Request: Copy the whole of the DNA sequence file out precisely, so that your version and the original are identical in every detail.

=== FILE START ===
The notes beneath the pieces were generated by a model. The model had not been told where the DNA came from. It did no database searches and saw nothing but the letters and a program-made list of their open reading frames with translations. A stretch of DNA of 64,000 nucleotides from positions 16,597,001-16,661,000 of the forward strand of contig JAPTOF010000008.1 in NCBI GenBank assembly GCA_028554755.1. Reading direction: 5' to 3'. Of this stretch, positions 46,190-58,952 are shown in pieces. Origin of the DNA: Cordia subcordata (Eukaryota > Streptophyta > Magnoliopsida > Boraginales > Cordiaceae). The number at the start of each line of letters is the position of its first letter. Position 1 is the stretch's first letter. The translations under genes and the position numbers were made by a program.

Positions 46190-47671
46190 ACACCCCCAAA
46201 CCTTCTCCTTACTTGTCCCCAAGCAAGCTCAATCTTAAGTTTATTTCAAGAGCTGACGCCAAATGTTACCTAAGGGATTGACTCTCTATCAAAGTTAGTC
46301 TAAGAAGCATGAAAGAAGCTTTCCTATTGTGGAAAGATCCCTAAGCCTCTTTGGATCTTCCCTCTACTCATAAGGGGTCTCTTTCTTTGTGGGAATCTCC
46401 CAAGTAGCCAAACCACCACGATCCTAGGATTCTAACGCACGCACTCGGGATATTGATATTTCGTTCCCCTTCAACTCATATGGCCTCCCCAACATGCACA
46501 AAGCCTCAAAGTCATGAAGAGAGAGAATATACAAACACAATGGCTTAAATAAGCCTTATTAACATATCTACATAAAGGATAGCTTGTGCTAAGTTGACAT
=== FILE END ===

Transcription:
The notes beneath the pieces were generated by a model. The model had not been told where the DNA came from. It did no database searches and saw nothing but the letters and a program-made list of their open reading frames with translations. A stretch of DNA of 64,000 nucleotides from positions 16,597,001-16,661,000 of the forward strand of contig JAPTOF010000008.1 in NCBI GenBank assembly GCA_028554755.1. Reading direction: 5' to 3'. Of this stretch, positions 46,190-58,952 are shown in pieces. Origin of the DNA: Cordia subcordata (Eukaryota > Streptophyta > Magnoliopsida > Boraginales > Cordiaceae). The number at the start of each line of letters is the position of its first letter. Position 1 is the stretch's first letter. The translations under genes and the position numbers were made by a program.

Positions 46190-47671
46190 ACACCCCCAAA
46201 CCTTCTCCTTACTTGTCCCCAAGCAAGCTCAATCTTAAGTTTATTTCAAGAGCTGACGCCAAATGTTACCTAAGGGATTGACTCTCTATCAAAGTTAGTC
46301 TAAGAAGCATGAAAGAAGCTTTCCTATTGTGGAAAGATCCCTAAGCCTCTTTGGATCTTCCCTCTACTCATAAGGGGTCTCTTTCTTTGTGGGAATCTCC
46401 CAAGTAGCCAAACCACCACGATCCTAGGATTCTAACGCACGCACTCGGGATATTGATATTTCGTTCCCCTTCAACTCATATGGCCTCCCCAACATGCACA
46501 AAGCCTCAAAGTCATGAAGAGAGAGAATATACAAACACAATGGCTTAAATAAGCCTTATTAACATATCTACATAAAGGATAGCTTGTGCTAAGTTGACAT